The Assam government has decided to stop marking members of the Gorkha community as suspected foreigners and referring them to foreigners tribunals, a top state official familiar with the development said. The state government will also move the high court for relief to members of the community whose cases are pending with the tribunals, said the official who did not wish to be named.
The move comes after a federal ministry of home affairs circular to the Assam government that members of the community who are citizens of India or who have Nepalese documents cannot be marked as suspected foreigners and referred to foreigners tribunals to prove their citizenship.
“The electoral registration officers (ERO), in case they are not satisfied with the documents of a member of the Gorkha community, will not include that name in the electoral rolls. They will be directed to not refer it further as a suspected foreigner,” the government official said on Monday.
The official explained that there are two ways in which a name is marked as a suspected foreigner or a Doubtful Voter (D Voter)and referred to one of the 100 foreigners tribunal in the state where the suspect has to prove his citizenship.
“One way is if the ERO thinks someone’s documents are suspect, it refers it to the superintendent of police, Border Organisation, who in turn refers it to the FT (foreigners tribunal). Or the Border Organisation itself finds suspects in its survey and refers them,” the official said.
In case of the Gorkhas, this official explained, the names were being marked as suspected foreigners or Doubtful Voters (D voters) through the EROs.
“As for those whose cases are already pending with the tribunals, the state government will make an assessment and move the high court citing the home ministry circular. We will seek relief that those names be referred back to the EROs who can then decide to include or exclude them from the rolls,” the official said, adding this could ensure they don’t face the harassment of going through tribunals.
Asked how the government will identify Gorkhas, the official said, “From their names and by taking the help of the Gorkha organizations.”
In July, the All AssamGorkhaStudents Union (AAGSU) had submitted a memorandum to home minister Rajnath Singh. According to Prem Tamang, the president of AAGSU, the memorandum demanded relief for the community as they were being marked as D Voters and facing harassment at the tribunals.
The home ministry then wrote a letter to the state government on 24 September. The ministry of home affairs on 10 October issued a statement quoting from the letter: “The letter dated 24thSeptember, 2018, stated that the members of theGorkhacommunity who were Indian citizens at the time of commencement of the Constitution, or those who are Indian citizens by birth, or those who have acquired Indian citizenship by registration or naturalization in accordance with the provisions of The Citizenship Act, 1955, are not “foreigners” in terms of section 2 (a) of The Foreigners Act,1946 as well as The Registration of Foreigners Act,1939, therefore, such cases will not be referred to the Foreigners Tribunals.”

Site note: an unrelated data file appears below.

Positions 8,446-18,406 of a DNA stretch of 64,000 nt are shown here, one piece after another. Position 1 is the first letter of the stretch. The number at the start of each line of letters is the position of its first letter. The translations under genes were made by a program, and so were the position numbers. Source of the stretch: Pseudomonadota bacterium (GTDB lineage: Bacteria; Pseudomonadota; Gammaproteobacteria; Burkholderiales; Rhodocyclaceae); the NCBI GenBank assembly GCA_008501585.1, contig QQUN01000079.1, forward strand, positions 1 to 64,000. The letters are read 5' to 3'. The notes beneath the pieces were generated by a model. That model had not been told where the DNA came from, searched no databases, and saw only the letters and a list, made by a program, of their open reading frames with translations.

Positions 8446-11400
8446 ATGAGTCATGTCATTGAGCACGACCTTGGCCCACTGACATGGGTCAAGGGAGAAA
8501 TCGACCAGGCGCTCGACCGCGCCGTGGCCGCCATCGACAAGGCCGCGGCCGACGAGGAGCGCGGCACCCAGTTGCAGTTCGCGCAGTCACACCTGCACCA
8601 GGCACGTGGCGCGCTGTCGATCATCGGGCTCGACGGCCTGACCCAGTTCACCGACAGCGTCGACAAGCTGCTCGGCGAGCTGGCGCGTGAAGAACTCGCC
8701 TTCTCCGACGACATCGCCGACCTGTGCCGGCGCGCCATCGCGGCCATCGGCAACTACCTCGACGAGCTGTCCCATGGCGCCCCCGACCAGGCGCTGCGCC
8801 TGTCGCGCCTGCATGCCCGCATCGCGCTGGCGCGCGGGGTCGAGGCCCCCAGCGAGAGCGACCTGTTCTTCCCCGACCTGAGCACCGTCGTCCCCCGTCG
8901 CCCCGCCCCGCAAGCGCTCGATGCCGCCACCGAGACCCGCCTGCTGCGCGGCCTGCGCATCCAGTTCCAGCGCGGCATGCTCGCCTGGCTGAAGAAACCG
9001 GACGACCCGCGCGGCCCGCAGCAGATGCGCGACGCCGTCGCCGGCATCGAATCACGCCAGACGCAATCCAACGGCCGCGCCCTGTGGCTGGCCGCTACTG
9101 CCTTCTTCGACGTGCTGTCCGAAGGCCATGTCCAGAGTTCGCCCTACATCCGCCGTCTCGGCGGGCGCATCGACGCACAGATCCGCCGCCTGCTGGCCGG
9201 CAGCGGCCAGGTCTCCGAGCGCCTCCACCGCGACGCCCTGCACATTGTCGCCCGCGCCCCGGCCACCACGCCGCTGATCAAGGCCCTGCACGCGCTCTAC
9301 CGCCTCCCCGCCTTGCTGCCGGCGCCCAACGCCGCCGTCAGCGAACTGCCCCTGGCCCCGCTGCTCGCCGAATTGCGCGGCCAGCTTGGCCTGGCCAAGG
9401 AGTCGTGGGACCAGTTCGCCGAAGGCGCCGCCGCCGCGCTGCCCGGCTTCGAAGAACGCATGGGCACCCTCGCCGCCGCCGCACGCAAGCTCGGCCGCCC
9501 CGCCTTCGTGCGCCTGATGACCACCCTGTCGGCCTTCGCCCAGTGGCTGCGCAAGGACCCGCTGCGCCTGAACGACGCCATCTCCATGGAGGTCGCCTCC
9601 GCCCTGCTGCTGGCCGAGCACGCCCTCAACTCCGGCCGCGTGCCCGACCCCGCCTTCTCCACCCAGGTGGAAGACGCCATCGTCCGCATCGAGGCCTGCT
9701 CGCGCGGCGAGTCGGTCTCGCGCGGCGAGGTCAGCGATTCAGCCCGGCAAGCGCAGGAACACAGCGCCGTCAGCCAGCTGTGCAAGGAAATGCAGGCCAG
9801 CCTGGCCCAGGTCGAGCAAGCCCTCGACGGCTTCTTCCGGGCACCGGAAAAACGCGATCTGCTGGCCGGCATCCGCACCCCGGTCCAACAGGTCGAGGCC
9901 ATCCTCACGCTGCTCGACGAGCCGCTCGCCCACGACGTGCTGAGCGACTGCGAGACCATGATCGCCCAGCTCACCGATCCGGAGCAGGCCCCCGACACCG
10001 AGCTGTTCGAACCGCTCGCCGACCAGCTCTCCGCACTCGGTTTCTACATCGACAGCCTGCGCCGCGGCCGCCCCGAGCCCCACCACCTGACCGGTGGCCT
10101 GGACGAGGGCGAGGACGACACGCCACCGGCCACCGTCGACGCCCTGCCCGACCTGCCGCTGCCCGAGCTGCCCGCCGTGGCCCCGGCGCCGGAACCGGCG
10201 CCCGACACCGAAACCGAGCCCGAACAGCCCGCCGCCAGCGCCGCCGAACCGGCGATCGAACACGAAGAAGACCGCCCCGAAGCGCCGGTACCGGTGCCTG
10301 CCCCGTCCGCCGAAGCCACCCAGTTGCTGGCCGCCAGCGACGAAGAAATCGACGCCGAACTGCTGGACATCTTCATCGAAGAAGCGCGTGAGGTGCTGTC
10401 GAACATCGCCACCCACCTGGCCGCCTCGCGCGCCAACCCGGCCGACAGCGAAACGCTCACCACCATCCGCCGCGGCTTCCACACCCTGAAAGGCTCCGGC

Marking people as suspects by the Border Organisation of the Assam Police or the EROs and referring their cases to foreigners tribunals is a parallel citizenship determination exercise which has been going on beside the ongoing exercise of updating of the National Register of Citizens.
According to the NRC rules and orders of the Supreme Court, D Voters and those whose cases are pending with foreigners tribunals cannot be included in the NRC till their cases are resolved.
Meanwhile, those whose names will be out of the final NRC list, too, will have to go to the foreigners tribunals for determination of citizenship.
“There are more than 20,000 Gorkhas who were wrongfully marked as D voters despite having all documents,” said Tamang, adding that 150,000 Gorkhas are out of the NRC draft because of various reasons, including the fact that many have been wrongly marked as D voters.
“We demand that all those who have documents prior to 1971 their names should be removed from the list of D Voters and they should not face harassment at the foreigners tribunals,” Tamang said, adding the matter has been discussed at the highest level including in tripartite meetings which also included central and Assam government officials. “NRC and foreigners tribunals are to keep out Bangladeshis,” Tamang said, adding “if the government has decided that Gorkhas cannot be marked as D Voters that would eventually solve the problem of 1.5 lakh who are out of the NRC draft, too.”